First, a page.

There was little time to dwell on such disputes in 1928. The Communists were quickly forced out of Jinggangshan, from where they moved into the area around Ruijin, a small town in southern Jiangxi. Here, they established a base that survived repeated attack by Chiang Kai-shek in the early 1930s. Xiao rose swiftly through the ranks, becoming commander of the Red Sixth Army Group.

In July 1934, Xiao received orders to take his troops out of the Communist base area and move west. The Long March was about to begin. Under intense pressure from Chiang Kai-shek’s Guomindang forces, the entire Red Army and Communist Party leadership was to abandon the base in southern Jiangxi and transfer to a new, safer location. Xiao Ke’s task was to identify that location.

He failed. After being harried through Jiangxi, Guangxi and Hunan, the 6th Army was almost destroyed at Ganxi in northeast Guizhou Province. On October 7, 1934, they were trapped by a three-pronged attack that wiped out around two thirds of the 9,000-strong army. Xiao himself escaped thanks to a local hunter named Liu Guangrong, who guided Xiao and several other officers up the heavily forested mountain above Ganxi. The battle was hardly mentioned in post-Revolutionary histories of the Long March, but in later years Xiao hung a large painting of Ganxi in his home, a permanent reminder of the place where up to 6,000 of his men died.

Shortly after Ganxi, what was left of the Sixth Army met another small Communist army led by He Long, future Marshal of the People’s Republic of China. In its ranks was a 19-year-old woman named Jian Xianfo; she and Xiao Ke married in December 1934, a union broken only by Xiao’s death.

The two armies joined forces and established a base in northwest Hunan, before making their own 5,500-kilometer Long March to northwest China between November 1935 and October 1936, arriving twelve months after the main force under Mao Zedong. Already pregnant when the march began, Jian Xianfo gave birth to a boy in the Tibetan grasslands of northwest Sichuan Province. The child finished the Long March, but was later sent to live with his grandmother near Changde in Hunan. He is thought to have died in the Japanese germ attack on Changde in 1941.

Xiao Ke’s army was accompanied by an unwilling witness, a captive British missionary named Alfred Bosshardt. After his release in April 1935, Bosshardt wrote of the young commander:

“It was soon obvious to me that he was a cultured, educated man and born leader. I could not help but admire him, though we came from such different backgrounds.”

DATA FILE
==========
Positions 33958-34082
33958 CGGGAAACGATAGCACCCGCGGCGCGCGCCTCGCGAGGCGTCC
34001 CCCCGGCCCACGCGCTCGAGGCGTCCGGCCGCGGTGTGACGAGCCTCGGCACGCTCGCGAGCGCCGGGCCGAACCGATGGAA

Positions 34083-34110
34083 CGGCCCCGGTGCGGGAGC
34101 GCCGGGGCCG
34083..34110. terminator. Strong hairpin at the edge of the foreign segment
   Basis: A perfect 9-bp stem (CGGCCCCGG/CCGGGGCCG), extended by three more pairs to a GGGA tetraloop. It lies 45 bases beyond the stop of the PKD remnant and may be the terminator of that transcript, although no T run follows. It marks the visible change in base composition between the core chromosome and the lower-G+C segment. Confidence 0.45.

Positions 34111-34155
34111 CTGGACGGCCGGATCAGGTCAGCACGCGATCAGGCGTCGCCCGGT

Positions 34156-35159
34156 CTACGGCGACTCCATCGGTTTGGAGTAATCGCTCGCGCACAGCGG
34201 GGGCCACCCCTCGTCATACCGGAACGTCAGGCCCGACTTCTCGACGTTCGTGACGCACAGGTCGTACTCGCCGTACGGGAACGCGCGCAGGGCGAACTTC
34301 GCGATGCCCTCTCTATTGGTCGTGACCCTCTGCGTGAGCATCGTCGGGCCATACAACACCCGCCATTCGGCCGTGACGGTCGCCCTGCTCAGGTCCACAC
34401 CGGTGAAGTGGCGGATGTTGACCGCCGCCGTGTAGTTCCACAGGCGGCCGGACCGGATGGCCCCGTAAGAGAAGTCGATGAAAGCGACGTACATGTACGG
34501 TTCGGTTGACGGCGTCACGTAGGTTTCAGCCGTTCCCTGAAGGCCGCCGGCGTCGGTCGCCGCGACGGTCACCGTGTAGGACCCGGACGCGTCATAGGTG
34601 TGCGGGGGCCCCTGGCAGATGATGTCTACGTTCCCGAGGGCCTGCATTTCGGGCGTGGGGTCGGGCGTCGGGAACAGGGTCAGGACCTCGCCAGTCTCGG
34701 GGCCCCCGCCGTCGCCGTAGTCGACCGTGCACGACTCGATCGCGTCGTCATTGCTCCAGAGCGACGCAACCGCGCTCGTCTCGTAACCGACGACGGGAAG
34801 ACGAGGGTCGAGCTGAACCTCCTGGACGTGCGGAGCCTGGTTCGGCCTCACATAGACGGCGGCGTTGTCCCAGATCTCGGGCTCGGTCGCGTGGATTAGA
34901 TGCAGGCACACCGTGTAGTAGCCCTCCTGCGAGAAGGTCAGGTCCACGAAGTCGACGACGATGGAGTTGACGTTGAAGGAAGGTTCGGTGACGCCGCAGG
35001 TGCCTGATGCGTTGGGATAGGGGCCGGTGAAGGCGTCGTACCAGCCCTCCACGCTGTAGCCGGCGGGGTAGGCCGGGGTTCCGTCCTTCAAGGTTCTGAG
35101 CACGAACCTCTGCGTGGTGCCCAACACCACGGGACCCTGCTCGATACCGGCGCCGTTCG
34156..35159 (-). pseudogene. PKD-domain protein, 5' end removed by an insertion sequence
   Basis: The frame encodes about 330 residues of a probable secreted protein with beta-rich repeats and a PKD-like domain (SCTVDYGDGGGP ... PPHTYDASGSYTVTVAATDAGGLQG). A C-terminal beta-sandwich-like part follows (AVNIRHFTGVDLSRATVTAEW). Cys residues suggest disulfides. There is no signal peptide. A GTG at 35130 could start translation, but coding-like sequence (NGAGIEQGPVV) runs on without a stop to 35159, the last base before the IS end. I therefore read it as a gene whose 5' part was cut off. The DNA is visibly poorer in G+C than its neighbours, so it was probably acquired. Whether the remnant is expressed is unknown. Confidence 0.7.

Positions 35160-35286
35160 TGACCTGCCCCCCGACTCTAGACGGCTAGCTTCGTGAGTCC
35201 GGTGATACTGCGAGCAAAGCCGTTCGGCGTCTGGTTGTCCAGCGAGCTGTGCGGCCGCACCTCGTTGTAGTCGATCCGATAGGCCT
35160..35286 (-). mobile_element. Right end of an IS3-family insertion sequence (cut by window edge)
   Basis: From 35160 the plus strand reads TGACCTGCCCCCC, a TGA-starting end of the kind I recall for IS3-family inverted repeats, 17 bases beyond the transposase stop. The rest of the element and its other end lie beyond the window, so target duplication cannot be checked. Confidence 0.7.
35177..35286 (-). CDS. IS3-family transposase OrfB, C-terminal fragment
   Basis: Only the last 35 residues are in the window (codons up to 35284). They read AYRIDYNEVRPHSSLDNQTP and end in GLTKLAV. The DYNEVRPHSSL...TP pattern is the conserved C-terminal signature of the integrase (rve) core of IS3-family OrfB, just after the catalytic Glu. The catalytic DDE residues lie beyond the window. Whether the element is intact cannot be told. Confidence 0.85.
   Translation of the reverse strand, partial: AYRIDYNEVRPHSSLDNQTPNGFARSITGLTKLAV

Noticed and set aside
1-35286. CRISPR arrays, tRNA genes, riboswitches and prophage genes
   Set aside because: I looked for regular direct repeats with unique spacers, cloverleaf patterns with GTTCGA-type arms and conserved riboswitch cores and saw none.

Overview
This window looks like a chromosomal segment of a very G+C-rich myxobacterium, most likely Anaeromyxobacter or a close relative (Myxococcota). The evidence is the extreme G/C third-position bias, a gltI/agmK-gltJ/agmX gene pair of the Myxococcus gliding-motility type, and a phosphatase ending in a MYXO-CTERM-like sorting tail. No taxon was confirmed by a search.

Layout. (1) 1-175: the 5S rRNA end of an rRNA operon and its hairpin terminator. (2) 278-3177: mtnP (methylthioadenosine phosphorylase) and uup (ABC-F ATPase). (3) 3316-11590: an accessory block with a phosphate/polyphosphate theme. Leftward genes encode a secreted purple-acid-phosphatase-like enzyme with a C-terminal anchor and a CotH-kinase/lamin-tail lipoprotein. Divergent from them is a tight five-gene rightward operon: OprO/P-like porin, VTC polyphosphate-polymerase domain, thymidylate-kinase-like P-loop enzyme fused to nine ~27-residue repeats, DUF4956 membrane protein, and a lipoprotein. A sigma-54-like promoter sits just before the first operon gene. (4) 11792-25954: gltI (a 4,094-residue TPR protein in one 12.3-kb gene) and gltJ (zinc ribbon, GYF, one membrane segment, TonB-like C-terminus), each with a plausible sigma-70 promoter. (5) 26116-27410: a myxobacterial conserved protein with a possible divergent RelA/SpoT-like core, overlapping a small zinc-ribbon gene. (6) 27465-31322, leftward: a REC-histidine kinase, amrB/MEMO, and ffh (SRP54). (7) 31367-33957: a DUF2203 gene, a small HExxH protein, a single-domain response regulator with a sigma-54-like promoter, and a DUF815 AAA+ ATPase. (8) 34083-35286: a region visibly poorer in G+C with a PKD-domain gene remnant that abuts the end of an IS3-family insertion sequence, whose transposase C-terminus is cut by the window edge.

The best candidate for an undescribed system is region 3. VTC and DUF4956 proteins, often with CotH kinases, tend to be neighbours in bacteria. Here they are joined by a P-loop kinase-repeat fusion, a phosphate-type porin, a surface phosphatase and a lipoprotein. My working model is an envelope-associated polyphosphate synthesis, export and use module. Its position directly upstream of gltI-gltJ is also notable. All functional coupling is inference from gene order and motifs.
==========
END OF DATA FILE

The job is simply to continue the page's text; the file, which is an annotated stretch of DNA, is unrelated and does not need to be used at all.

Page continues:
The night before releasing him, Xiao invited Bosshardt to dinner. When the conversation turned to religion, wrote Bosshardt, Xiao said, “I cannot understand how one educated abroad as you have been, can possibly believe in God. Surely you know we came from monkeys. I supposed that anyone with any brains at all knew that evolution is a fact.”

Xiao’s political acumen failed him once again during the Long March. In June, his and He Long’s forces united with the Red Fourth Front Army, led by Mao’s greatest rival, Zhang Guotao. Zhang had split from Mao the previous year and established a rival “Party Centre” with himself as leader. His Fourth Front Army was by far the largest of the Communist forces; if he could persuade He Long and Xiao Ke to support him, he seems to have believed he could march to Mao’s new base in the northwest and take full control of the Communist Party.

He Long was unequivocal. He is said to have publicly threatened to shoot Zhang if he did not toe the Party line. Xiao Ke, however, was swayed. The details of what passed between him and Zhang Guotao remain obscure. Xiao wrote nothing about it; in his own memoirs, written in exile, Zhang glossed over their meeting, knowing that candor could cost Xiao his life – Zhang’s political commissar, Chen Changhao, is said to have committed suicide in 1967 after being attacked as “Zhang Guotao’s running dog.” But it was accepted in the Party that Xiao had supported Zhang, who appointed him commander of the Fourth Front Army’s 31st Division. And Mao had a long, long memory for those who had slighted or opposed him – as Xiao had now done twice over.

After failing in his struggle with Mao, Zhang Guotao abandoned the Communist Party in 1938 and handed himself over to Chiang Kai-shek. As past relationships with Zhang proved a death sentence for many, Xiao Ke could be said to have fared well. After the Long March, his career merely stalled. He was sent to the front line in the Anti-Japanese War as deputy commander of the 120th Regiment, led by He Long. This was a typical Maoist manoeuvre: Mao knew Xiao and He Long had a poor relationship, despite (or more likely because of) their years of close cooperation. Xiao ended the civil war in 1949 as Chief of Staff to the Fourth Field Army led by Lin Biao, one year his junior and a still more precocious talent – as well as a supporter of Chairman Mao in Jinggangshan in 1928. After the establishment of Communist power in Beijing, Xiao was assigned to the Military Academy in Beijing, a backwater for those who did not want or were not allowed to pursue an active military or political role. When military ranks were established in the People’s Liberation Army in 1955, he was listed first among the 55 generals (previously, there had been no formal distinction between officers and enlisted men). Above him, however, were a number of senior generals and marshals who, many felt, lacked his background and abilities. This was taken as a deliberate slight by Chairman Mao, but it was a minor blow compared to what was around the corner.